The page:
The Transformative Effect of Exceptional Teachers (1)

Teachers have a demanding profession. They are given a huge responsibility. In fact, one could argue that teaching is the most important profession because it’s the one that facilitates the flowering of other professions and vocations.
And, yet, many teachers are not adequately provided with the resources that would help them excel at their work. They are even poorly paid. And, this is highly de-motivating; it results in poor performance on the part of some teachers. How does this affect our children? In a lot of cases, it would also be poor performance, right? As a society, we can only reap what we sow into our education sector.
Some teachers use the poor state of our education system as an excuse to just do the little they can, some even do less. Fortunately, there are some who are proactive and who recognise that teaching is a calling. They appreciate the fact that they can help in transforming lives, positively. Thus, they go beyond the status quo’s inadequacies, to give their best, and, the results can be astonishing. They are exceptional guides.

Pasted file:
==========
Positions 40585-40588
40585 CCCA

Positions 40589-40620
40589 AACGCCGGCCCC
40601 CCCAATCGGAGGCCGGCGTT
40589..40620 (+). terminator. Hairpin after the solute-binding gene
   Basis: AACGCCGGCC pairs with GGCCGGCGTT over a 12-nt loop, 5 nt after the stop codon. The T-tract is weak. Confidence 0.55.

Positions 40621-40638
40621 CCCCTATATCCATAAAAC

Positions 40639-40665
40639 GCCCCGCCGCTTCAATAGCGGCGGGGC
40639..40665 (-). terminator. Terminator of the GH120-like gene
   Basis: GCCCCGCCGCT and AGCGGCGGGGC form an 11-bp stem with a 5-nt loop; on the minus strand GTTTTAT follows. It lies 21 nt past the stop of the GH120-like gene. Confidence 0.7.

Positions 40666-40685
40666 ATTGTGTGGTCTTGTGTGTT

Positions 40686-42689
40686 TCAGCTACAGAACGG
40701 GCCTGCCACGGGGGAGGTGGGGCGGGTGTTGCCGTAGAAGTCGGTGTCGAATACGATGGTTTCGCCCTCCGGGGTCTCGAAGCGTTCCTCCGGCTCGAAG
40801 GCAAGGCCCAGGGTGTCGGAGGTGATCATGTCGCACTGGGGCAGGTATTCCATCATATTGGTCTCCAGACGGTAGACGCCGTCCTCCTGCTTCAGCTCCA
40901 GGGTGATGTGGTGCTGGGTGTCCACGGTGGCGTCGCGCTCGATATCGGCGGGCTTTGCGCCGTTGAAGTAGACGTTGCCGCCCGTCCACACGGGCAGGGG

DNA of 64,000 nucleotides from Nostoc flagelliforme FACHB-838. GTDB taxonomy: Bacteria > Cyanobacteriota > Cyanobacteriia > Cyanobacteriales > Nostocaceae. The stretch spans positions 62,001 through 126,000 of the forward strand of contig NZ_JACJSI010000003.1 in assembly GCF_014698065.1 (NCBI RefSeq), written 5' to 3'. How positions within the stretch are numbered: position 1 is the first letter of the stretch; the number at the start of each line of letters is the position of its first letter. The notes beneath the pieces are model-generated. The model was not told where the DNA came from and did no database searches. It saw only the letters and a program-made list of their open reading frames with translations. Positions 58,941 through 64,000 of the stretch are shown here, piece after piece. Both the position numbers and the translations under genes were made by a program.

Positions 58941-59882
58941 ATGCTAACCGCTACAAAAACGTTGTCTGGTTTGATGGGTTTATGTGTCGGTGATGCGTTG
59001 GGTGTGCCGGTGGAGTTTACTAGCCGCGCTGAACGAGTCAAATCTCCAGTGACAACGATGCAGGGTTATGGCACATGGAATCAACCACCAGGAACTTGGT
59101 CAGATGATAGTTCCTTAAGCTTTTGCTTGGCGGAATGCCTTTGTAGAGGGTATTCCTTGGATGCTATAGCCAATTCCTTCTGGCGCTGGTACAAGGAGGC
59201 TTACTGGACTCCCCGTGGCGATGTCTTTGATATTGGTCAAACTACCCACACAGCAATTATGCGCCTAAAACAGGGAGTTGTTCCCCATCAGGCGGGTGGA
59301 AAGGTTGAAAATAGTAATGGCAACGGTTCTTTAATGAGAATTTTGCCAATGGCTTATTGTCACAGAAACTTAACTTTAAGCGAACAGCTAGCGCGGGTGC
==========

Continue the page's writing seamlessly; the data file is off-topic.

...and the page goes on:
It’s fitting that I share one or two personal experiences which serve to illustrate how some go beyond the call of duty. I used to be a dunce in mathematics. But, within a few months I became an A student, and even started teaching science students mathematics. What happened?
Let’s start from the beginning so that we can have a proper context. I was not really interested in arithmetic as a child. I was more interested in drawing, painting, and reading stories. There was something cryptic and illogical about some arithmetic operations. How does one borrow from zero, for example? At the age of fourteen, the highest score I have ever had in maths was 34 percent!
I attended an exceptional Catholic secondary school, for boys. A few of the teachers were whites, Indians, and, some were from other African countries.


My first mathematics teacher when I was fourteen was a super-quiet woman. She’d come into the class, face the blackboard and continue with her computations. It was almost as if she was paid to teach the blackboard. And, we were happy with that, because it meant that we could focus on reading the comics on our laps. She would go through the motions, then leave. Some boys did not even bother attending the class…
To be continued tomorrow.